The current downward spiral of the economy, coupled with factors like climate change, is adversely affecting many communities, the Latino community being one of the hardest hit. It is imperative that we all do our part to not only reduce carbon emissions, but save and create American jobs in unique ways. These jobs must bring labor, private industry and public resources to the table. [IMGCAP(1)]
Job creation invested in green technologies will not only create a healthier environment but will also create new relationships between the public and private sector. Innovation and competition go hand in hand with economic development. The legislative branch must do its job in crafting favorable climate change legislation, but private industry must also take strides in creating more green jobs for a more sustainable environment.
As the new administration stretches its legs and hits its stride, discussions about climate change are heating up. Because Latinos face more adversity from the effects of global warming, their voices must be heard in Washington as lawmakers tackle the task of writing climate change policy. Latinos must also be a part of the discussion industry leaders are currently having on ways to invest in green technologies and promote greater economic stability.
The administration seeks to pass climate change legislation this year — not a moment too soon. Scientists have considered a number of variables to estimate the extent of climate change likely to occur by the year 2100. Even if greenhouse gas emissions are reduced over the next 90 years, the warming that will occur will significantly affect the environment and humans. If current emissions trends continue till the end of the century, the results will be devastating and irreversible, such as Category 5 hurricanes, extended and far-reaching droughts, and all-consuming wildfires. Along with the rising temperatures, there will be an increasing toll in human lives, health, suffering and damage to the environment and property.
While the effects of global warming will be widespread, Latinos could suffer more than other segments of the population. Currently, 22 percent of Latinos live below the poverty level; 13.9 million do not have health insurance. These factors would make it difficult for Latinos to protect themselves against the consequences of extreme weather and natural disasters. Perhaps more subtle, but potentially as deadly, are the effects of increasing smog as warmer and warmer temperatures worsen the intensity of air pollution. Latino children develop asthma at more than twice the rate of non-Latino white children. And, already, 71 percent of Latinos live in areas with high concentrations of ozone, according to a study by the National Coalition of Hispanic Health and Human Service Organizations.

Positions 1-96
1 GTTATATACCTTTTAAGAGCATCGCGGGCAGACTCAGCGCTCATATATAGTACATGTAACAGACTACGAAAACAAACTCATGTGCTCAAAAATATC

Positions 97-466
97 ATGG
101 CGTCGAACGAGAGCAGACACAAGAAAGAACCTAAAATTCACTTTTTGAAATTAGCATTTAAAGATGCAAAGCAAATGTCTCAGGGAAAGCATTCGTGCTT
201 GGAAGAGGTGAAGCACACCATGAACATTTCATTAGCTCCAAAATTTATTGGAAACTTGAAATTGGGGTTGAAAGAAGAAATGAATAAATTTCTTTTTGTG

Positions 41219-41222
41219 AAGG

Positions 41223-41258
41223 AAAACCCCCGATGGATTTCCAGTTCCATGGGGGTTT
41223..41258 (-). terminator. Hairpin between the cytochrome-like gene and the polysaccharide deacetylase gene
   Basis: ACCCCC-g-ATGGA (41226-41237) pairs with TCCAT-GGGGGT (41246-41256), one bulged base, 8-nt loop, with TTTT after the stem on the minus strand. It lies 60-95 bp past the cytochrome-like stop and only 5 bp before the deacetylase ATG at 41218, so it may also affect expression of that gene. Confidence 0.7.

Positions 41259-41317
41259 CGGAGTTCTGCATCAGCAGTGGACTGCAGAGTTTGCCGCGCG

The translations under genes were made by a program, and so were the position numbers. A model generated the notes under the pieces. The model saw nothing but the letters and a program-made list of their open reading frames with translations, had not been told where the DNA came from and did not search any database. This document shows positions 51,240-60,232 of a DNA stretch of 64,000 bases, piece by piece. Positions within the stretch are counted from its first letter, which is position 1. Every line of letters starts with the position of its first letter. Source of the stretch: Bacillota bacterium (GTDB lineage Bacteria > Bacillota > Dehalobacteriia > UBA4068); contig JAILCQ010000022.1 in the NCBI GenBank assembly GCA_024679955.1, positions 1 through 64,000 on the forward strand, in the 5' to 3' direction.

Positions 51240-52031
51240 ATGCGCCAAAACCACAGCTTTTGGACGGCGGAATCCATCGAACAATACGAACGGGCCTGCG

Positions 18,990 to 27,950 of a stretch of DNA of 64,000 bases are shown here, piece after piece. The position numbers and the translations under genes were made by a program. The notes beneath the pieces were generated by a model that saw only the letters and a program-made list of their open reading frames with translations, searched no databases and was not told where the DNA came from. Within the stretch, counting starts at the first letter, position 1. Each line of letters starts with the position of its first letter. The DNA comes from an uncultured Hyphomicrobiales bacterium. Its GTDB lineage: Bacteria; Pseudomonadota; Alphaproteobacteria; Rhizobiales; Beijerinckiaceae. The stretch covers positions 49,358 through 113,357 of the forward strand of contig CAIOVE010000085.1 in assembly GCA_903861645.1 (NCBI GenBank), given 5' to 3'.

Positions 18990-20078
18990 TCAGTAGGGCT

Moreover, the U.S. Latino population is concentrated in the hot, arid or low-lying parts of the country, which could feel the effects of global warming more acutely. State and local economies will be hurt, as will citizens, especially the poor. Latinos’ lack of access to quality health care and preventative medicine only compounds the effects of climate change.
While Congress seeks to get its job, there is a second track of partnerships between government agencies and corporations that would help improve the focus on solutions for creating a more sustainable environment. We cannot and should not sit back and wait for the government to devise all the solutions to rescue us from the impacts of climate change. Industry leaders, working in concert with government agencies, can make important contributions to reducing human contributions to global warming and also create jobs for a teetering economy.
For example, AT&T has announced that it will add more than 15,000 alternative fuel vehicles to its fleet over the next 10 years. Approximately 8,000 of these vehicles will be run on compressed natural gas, making this the largest single commitment to compressed natural gas by a U.S. company. AT&T hopes that by setting this good example, others will follow. This type of leadership by the private sector, in conjunction with government efforts to reduce greenhouse gases, will help reduce the nation’s human impact on global warming and close the gap to energy independence.
Despite our best efforts, the effects of global warming loom large before us. It will have a distinct and disproportionate impact on Latinos. That impact will be environmental, economic and societal. It will hurt our health, disrupt our lives and communities, and empty our pocketbooks and take away our jobs. For all these reasons and more, it is imperative that Latinos have a voice as lawmakers craft climate change legislation and that industry take a leadership role in creating new green jobs for America.
Gabriela D. Lemus serves as vice chairwoman of the National Latino Coalition on Climate Change.